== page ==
The BUND left the Russian Socialist movement party in 1903, after not receiving recognition as the only representative of the Jewish workers. Bundists were active in Russian socialist circles, and the party was an important participant in the 1905 revolution. Then the BUND had 35,000 members, of which 4,500 were political prisioners in Russia and Siberia. The BUND joined forces with Poéli Zion(8) and other groups in order to form and lead a united defense front against the pogroms and riots of 1905.The BUND led the defense front in the Jewish villages, in the area that is now Belarus.

After this First Russian Revolution, the BUND became legal due to political reforms. Some members of the BUND sided with the Communists and this fact was destructive to the promotion of the BUND as a Jewish organization(9).

After the Bolshevik Revolution of 1917, the BUND split; for most of the members joined the Communist party. This was official in officially in 1921., The others remained in the BUND. The BUND became illegal again in Russia. The Communists wanted to destroy the BUND, even more than they wanted to destroy Zionist organizations(10). The BUND continued to operate in independent Poland and Lithuania mostly in places that had a large Jewish population. The center shifted to Poland, where it built up a large following with its extensive network of social and cultural organizations. The Polish BUND flourished after World War I and became an important force among Poland's Jews. The Polish BUND’s propaganda was that Jews should stay and fight for socialism and not seek refuge elsewhere.

Between the Wars, the BUND published more documents and propaganda than the Zionist organizations(11). The BUND charged Jabotinsky (leader of the Revisionists(12) ) as Anti-Semitic. Then small branches were also active in Lithuania, Romania, Belgium, France, and the United States (first in New York).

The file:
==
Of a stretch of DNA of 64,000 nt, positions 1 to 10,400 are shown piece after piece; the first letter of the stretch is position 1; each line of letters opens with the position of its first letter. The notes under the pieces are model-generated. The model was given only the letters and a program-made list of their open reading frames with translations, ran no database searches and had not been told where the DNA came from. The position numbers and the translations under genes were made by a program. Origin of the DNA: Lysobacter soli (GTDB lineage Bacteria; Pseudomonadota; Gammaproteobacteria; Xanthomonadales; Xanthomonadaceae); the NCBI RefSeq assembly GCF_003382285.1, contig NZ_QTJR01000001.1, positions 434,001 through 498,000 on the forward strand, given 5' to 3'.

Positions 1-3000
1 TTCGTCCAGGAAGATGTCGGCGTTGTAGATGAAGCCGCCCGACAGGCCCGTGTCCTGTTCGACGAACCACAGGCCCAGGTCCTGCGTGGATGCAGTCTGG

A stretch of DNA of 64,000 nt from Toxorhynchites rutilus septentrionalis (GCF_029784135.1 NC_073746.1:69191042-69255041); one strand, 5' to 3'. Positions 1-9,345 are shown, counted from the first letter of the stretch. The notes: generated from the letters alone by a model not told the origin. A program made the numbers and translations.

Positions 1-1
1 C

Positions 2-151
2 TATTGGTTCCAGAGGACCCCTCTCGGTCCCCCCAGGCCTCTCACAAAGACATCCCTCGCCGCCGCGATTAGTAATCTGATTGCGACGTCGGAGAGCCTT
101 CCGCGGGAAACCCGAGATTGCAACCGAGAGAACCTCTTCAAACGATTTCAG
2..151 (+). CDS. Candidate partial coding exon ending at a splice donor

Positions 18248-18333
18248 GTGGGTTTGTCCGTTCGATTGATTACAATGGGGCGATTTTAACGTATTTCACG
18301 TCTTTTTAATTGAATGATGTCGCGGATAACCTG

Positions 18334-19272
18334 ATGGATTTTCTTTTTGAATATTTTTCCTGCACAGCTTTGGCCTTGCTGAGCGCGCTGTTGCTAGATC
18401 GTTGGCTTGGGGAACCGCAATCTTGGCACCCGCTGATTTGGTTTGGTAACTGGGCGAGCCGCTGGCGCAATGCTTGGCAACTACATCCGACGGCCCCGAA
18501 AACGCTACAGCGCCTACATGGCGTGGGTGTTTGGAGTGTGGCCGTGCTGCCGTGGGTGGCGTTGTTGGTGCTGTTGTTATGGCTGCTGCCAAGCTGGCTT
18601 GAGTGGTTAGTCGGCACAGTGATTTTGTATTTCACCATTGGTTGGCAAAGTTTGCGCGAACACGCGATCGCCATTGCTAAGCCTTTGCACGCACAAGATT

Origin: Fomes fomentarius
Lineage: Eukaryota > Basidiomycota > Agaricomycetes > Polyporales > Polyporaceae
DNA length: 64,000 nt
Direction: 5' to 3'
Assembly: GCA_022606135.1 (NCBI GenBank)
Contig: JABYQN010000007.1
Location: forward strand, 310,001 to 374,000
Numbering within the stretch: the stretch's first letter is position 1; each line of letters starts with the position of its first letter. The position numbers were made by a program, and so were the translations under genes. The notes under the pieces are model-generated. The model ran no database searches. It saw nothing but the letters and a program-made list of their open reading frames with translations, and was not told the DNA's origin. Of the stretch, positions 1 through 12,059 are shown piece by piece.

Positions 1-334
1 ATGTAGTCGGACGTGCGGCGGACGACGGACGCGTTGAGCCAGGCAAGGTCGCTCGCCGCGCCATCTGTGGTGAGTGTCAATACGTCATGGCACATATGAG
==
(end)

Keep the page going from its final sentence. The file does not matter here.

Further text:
Before WWII the BUND fought Anti-Semitism in Poland, and even organized Jewish Self-defense units. BUND members also became members of Polish city councils. Then the BUND was one of the most popular organizations on the Jewish street. It included youth organizations, women’s organizations, sports, and was the strongest force in the founding of the Yiddish school organization. It joined the Soviet International and was associated with other Polish socialist parties.

The BUND leaders fled when World War II broke out, for many members were then arrested, exiled, or murdered. At the beginning of WWII the BUND went underground. During the WAR the BUND was active in the underground and as partisans in ghettoes and camps throughout Nazi-occupied Europe, and also sought to publicize the atrocities to the western world. It published the largest number of newspapers in Warsaw, which contained important information about the WAR, calls for a revolt, and even cultural information. As understood, this was very dangerous and many workers lost their lives doing so. The party elders of Warsaw refused to join the Zionists in order to form a united Jewish fighting alliance. They claimed they had ties with the underground outside the Ghetto. Younger leaders did support Jewish unity. All the Jews united after the major deportations from Warsaw in October 1942. There was a similar occurrence in Vilna, when the younger members joined the United Partisan Organization. Four BUND squads participated in the Warsaw Ghetto Uprising in April 1943.